Council campaign to eradicate jargon

Jargon signI stumbled with interest upon this article, which I hope is more evidence of a backlash against jargon and management-speak. Apparently, the chairman of the Local Government Association, Sir Simon Milton, is encouraging all employees to avoid “non-words” such as those on this list.

The offending words include: incentivising, coterminous, subsidiarity and synergies. It’s good to see that the anti-jargon movement is taking hold in government departments.

Years ago I worked in a sales department where the sales people often used expressions like “moving forward” and would try to persuade customers to buy a product with the weak statement: “it’s been a very strong line for us”. I always wondered how much more they would sell if they spoke honestly and directly, and just said “this product consistently sells in the thousands”.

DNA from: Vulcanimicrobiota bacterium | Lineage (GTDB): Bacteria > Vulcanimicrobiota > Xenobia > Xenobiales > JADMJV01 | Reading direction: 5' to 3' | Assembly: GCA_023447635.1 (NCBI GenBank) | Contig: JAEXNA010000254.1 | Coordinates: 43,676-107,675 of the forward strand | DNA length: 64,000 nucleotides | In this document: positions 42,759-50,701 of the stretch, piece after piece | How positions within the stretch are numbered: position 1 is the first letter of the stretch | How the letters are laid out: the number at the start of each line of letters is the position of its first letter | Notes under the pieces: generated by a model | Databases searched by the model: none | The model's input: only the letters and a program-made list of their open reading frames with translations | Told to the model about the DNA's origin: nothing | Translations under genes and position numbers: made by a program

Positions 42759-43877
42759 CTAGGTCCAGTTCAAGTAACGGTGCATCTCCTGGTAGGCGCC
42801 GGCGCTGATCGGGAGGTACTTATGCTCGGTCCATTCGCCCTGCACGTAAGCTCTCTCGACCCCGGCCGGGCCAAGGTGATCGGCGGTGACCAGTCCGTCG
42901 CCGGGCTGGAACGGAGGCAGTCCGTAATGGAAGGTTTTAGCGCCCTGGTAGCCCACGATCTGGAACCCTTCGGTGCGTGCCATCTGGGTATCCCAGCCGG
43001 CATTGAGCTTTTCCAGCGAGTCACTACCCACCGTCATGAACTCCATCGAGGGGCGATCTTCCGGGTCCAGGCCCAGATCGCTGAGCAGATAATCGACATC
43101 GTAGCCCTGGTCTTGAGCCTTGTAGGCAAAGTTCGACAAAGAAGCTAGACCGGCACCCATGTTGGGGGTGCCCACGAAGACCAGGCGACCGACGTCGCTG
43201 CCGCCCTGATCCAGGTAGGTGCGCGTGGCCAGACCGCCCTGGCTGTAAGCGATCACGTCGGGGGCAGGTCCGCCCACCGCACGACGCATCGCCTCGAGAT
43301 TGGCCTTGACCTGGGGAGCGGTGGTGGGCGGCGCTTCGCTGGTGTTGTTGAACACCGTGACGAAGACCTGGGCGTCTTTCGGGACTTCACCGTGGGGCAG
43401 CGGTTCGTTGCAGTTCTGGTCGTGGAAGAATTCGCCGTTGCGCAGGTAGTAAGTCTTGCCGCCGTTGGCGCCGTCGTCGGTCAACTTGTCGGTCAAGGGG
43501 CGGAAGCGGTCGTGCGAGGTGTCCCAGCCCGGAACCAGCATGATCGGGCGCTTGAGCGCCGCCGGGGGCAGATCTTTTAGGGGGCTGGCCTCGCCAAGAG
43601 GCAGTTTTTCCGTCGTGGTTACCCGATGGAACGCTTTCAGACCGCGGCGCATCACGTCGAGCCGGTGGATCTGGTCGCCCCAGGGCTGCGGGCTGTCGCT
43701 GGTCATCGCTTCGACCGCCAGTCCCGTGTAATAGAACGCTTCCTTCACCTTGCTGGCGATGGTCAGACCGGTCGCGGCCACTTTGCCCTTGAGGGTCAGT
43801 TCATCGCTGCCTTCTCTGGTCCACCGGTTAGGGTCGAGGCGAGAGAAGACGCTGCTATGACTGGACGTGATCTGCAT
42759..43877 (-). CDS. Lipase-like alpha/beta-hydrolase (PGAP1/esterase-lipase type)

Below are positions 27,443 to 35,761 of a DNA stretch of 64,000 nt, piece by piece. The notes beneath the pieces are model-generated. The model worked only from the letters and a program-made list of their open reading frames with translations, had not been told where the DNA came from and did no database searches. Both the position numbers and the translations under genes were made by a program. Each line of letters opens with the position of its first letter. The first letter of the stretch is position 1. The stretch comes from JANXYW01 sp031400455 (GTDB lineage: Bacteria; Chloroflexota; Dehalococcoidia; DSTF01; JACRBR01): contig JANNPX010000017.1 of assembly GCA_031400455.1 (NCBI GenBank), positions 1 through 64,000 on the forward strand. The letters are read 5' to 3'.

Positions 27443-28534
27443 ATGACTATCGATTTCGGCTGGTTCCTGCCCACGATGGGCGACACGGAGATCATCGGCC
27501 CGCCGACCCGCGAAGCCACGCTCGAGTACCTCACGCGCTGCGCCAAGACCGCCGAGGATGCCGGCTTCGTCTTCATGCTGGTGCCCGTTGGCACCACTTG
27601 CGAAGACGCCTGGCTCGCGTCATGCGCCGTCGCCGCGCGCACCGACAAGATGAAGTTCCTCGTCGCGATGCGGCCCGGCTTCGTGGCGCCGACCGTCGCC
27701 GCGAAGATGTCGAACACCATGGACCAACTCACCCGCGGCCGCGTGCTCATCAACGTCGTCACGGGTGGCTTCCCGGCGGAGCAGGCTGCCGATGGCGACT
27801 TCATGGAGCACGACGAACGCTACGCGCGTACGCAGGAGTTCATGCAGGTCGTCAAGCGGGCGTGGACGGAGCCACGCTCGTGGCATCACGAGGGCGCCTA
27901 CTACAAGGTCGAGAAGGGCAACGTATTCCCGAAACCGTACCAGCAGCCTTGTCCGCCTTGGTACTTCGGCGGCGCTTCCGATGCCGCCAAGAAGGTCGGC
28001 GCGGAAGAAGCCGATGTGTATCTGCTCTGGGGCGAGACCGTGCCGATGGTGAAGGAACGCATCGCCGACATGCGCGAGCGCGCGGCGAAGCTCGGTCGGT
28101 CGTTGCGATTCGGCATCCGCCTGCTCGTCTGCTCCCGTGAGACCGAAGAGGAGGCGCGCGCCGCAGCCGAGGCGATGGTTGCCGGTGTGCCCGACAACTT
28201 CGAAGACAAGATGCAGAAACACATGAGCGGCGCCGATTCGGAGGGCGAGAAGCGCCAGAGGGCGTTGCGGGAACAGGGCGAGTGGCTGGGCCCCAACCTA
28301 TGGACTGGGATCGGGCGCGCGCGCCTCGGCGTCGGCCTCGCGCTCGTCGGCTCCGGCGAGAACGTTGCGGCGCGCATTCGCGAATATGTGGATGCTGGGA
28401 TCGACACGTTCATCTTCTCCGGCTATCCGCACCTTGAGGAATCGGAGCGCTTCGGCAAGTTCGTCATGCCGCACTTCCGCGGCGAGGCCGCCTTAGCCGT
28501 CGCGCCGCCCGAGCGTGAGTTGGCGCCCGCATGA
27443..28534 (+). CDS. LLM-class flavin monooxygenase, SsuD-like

What does “strong” really mean anyway? It won’t break? Any language that you have to decipher can be considered jargon, and ripe for editing.

(Picture courtesy of Adam Dorrell)

Bloggers vs. Journalists

This recent article from the Guardian suggests that journalists should learn lessons from bloggers, and adapt.Lego Blogger

While I agree with the author’s assertion that journalists should be less suspicious of bloggers and their work, I don’t agree that "there is no perfect example of journalists and bloggers working in harmony". Surely bloggers and journalists are working in harmony all the time? Journalists write articles which appear in news outlets, and then bloggers discuss them. It seems like a happy union to me.

For a business that is blogging, or considering blogging as a way to increase the life around their website, the important point to take from this article is the reminder that blogging is a conversation . To quote Adam Tinworth :

"Most media people don’t realise that blogging is a community strategy. They think of it as a publishing process… They certainly don’t think of it as a conversation."